The aim of vocational rehabilitation is to sustain and improve an employee’s work ability. The intention is to make it possible for employees to remain in working life despite any impediments caused by illnesses.
The basic motivation for such rehabilitation is always a proven threat of disability caused by an illness, disability or injury, which is likely to occur without the proper rehabilitation measures.
Timely support for an employee’s work ability benefits both the employer and the employee.
Vocational rehabilitation is worthwhile
• Rehabilitation is inexpensive compared to disability pension.
• Savings related to absences due to illness.
• Savings in personnel turnover costs.
• Less pressure to raise pension insurance contributions.
• An experienced employee remains in the company.
• The employee in question gains new skills and competence.
• The rehabilitation plan is specifically designed to meet the needs of the workplace.
Positive corporate image as a caring employer
• Good recruitment possibilities.
Extended working life
• Content and meaning in life.
• Wages or salary generally higher than pension.
• Better old-age pension through extended employment.
• Broader competence.
• Increased qualifications in the labour market.
Better quality of life
• Improved work ability.
Rehabilitation can be used to support:
- The return to work after an extended sick leave.
- A transfer to work tasks that are better suited to the specific health situation.
- A change in work or profession to one that is better suited to the specific health situation.
Vocational rehabilitation methods
An employee’s return to work after a long sick leave can, in many cases, be facilitated through workplace rehabilitation methods, such as a work trial or work coaching. This can be realised, for example, by reducing the individual’s working hours or lightening the work tasks for the duration of the work trial period. The aim of the work trial can also be to provide the employee with an introduction to new work tasks that are better suited to the current health situation. The duration of workplace rehabilitation is generally 3–6 months.
In terms of vocational rehabilitation, rehabilitation in the workplace is always the primary action. If the employee’s former job or profession is no longer compatible with his/her health situation and it is not possible to reposition the individual through workplace rehabilitation, Elo can support training for a new profession. The training can be carried out as further or continued education or in the form of a longer vocational training programme, such as apprenticeship training. The duration of the training is a maximum of 4.5 years.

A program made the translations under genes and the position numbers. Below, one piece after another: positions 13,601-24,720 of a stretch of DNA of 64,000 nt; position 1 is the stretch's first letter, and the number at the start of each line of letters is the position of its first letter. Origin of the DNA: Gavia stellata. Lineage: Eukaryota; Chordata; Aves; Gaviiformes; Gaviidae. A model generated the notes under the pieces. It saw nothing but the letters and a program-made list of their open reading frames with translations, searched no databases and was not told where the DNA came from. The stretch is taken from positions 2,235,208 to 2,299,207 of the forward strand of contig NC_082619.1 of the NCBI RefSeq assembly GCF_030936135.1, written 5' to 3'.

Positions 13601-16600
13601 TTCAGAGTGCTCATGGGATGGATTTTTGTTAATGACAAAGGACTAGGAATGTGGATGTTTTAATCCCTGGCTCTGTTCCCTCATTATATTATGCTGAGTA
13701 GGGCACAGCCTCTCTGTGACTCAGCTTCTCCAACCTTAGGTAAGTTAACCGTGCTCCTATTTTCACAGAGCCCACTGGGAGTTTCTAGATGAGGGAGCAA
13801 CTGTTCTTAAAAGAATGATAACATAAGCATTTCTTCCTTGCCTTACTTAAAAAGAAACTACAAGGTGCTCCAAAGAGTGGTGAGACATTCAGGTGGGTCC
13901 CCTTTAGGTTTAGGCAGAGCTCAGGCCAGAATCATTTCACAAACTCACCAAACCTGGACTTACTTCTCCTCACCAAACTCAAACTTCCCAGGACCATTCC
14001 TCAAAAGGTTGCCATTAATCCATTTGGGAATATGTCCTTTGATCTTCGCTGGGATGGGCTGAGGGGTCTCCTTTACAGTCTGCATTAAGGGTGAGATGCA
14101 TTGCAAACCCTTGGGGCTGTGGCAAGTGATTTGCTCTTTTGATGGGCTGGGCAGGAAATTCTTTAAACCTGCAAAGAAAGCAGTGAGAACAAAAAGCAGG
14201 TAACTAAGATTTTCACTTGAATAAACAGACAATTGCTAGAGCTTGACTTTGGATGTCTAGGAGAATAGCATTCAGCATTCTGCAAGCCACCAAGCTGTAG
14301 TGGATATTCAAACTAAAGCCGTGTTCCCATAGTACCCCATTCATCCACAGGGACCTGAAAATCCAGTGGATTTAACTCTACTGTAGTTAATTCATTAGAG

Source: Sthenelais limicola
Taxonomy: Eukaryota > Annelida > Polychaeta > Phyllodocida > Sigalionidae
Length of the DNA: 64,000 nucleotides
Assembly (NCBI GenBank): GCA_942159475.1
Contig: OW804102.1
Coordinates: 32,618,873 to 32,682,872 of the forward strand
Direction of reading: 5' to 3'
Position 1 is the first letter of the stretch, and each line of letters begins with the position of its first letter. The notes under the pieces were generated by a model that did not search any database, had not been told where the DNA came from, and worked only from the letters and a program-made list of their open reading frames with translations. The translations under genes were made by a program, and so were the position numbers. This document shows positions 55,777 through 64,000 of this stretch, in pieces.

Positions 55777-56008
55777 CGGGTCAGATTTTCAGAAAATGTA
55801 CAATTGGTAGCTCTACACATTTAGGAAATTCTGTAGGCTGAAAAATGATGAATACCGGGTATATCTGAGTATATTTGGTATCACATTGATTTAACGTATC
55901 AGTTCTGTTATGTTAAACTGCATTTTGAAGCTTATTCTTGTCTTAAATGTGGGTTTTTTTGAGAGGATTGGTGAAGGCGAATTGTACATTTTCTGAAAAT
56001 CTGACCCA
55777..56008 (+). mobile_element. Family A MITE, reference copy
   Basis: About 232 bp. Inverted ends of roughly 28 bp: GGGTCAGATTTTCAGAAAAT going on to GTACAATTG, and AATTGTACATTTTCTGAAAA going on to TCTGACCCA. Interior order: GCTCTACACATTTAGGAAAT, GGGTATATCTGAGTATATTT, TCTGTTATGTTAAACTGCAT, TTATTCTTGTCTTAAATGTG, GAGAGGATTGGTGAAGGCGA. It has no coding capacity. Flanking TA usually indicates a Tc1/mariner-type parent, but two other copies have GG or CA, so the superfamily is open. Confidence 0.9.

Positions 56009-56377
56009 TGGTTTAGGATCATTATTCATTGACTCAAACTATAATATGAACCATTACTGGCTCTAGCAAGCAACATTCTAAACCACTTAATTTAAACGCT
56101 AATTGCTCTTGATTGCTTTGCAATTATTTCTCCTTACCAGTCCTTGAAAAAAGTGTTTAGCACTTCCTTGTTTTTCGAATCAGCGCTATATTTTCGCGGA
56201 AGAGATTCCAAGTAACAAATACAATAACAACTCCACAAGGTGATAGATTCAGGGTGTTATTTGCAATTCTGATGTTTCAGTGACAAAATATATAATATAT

Elo can provide a business subsidy to support someone in establishing their own company, changing the direction of already established business activities in order to make them more suitable for the person’s health situation, or conducting independent professional activities. In order to be eligible for the subsidy, the business must have an adequate foundation for operations. The business subsidy can also be granted towards the acquisition of work equipment and machinery related to the professional activities.
Duties of the employer
If the work ability of your employee has weakened:
- Discuss the issue with your employee.
- Arrange for work ability negotiations with the employee, occupational health service and if necessary, an HR representative.
- Advise your employee to apply for vocational rehabilitation. A medical statement B must be included with the application.
- Advise your employee to append the notes from the work ability discussion to the rehabilitation application.
- Complete a description of the applicant’s work tasks and append it to the rehabilitation application.
- Monitor the success of the rehabilitation.
- If you are paying your employee wages or a salary during the period of rehabilitation, notify Elo of your account number for the payment of the rehabilitation allowance to you as the employer.
- Notify Elo of any changes that take place during the period of rehabilitation, such as a sick leave of more than 2 weeks or annual holiday (a work trial of 6 months may generally include one week of holiday).